My previous article gave a broad overview of the path we took to transforming our legacy database development and release process into an automated and reliable DevOps pipeline, using Flyway (Enterprise Edition). The legacy process was manual and error prone. Developers worked on a shared development database, with all changes committed to a ‘monolithic’, centralized version control repository. The dependencies this introduced, and likelihood of conflicting changes, meant that a talented team were restricted to a ‘serial’ development process, tackling their backlog one task at a time.
The transformation towards parallel workflows and DevOps automation, with Flyway, required two major changes:
- Migrating our centralized, ‘monolithic’ repos over to Git, a collaborative version control system (VCS) with strong support for topic-based development workstreams
- Shifting from shared databases to dedicated, per-developer databases – this change went hand-in-glove with the shift to a distributed VCS, since we could not fully exploit Git’s potential to help us split the development work into isolated, task-based branches unless we could also provision isolated databases, per branch.
The most significant process change, from a database development perspective, is from shared databases to personal databases, and I’ll cover how we did that, using disposable ‘clones’, in the next article. However, the migration to a different VCS should not be underestimated, as there is a lot more involved than just switching tools, and that’s what we’ll cover here.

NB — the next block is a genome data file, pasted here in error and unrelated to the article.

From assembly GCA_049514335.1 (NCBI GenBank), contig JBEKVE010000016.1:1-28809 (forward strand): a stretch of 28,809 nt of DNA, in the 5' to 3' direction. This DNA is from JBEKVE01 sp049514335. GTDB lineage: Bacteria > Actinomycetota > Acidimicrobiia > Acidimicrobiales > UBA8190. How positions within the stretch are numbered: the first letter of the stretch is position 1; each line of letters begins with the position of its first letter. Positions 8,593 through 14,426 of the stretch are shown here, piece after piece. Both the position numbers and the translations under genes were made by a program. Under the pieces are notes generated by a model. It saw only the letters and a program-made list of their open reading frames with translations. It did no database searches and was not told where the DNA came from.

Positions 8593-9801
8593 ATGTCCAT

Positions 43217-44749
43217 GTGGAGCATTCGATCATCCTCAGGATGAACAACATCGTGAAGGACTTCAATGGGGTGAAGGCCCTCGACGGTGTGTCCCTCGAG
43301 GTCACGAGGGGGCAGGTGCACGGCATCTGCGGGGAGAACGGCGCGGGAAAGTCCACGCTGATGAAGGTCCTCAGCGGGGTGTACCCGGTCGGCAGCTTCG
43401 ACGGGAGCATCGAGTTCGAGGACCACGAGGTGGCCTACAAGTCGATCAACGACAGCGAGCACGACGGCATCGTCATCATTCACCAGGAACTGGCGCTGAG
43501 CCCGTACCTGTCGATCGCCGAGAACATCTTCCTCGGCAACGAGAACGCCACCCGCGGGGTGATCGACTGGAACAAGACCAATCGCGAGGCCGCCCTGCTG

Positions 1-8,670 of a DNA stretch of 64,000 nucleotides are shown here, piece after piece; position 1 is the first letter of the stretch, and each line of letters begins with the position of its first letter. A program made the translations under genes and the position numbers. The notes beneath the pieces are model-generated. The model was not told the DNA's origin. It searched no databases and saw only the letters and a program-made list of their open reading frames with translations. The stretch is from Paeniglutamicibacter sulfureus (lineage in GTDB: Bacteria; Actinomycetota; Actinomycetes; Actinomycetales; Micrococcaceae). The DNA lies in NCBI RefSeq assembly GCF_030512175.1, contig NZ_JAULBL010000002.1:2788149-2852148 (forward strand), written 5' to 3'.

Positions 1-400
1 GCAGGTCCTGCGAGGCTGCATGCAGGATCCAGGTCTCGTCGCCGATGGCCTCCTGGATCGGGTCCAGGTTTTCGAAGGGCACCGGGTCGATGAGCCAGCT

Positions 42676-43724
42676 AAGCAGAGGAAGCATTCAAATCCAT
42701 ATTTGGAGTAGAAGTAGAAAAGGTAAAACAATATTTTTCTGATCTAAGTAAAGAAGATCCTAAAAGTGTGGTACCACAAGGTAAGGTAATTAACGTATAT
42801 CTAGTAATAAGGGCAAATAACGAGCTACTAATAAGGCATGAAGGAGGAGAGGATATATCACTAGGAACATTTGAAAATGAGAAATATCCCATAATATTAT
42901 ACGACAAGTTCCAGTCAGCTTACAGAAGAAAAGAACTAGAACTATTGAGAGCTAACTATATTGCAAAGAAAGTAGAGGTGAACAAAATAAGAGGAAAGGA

First, the team needed to migrate the monolithic repos over to Git, while also splitting them down into more manageable per customer-per-project repositories, with fewer dependencies. With the migration complete, we needed to make sure we had in place a branching strategy and workflow that would support the team with its completely new way of working and take the full potential of the new VCS.
Legacy process: centralized VCS, monolithic repos, shared dev databases
The development teams comprised both .NET and database developers. In the legacy system, all of the bespoke application code, for each customer, was stored in a single, monolithic repo. Within each customer’s folder were multiple folders containing that customer’s various projects (Visual Studio solutions). There was a separate repo containing all shared components.
Similarly, the database code was stored in a separate monolithic repo, with folders per customer and within each of customer folder was a folder per database containing the code (a SQL Source Control project).
Initially, all these repos were hosted in Subversion (SVN), although later the team switched to Team Foundation Version Control (TFVC) for their application code. Both are so-called centralized VCSs, where all historical data is maintained on the server and developers only have one version (usually latest) locally. Before making changes, the developers check out files, and operations require a connection to the server.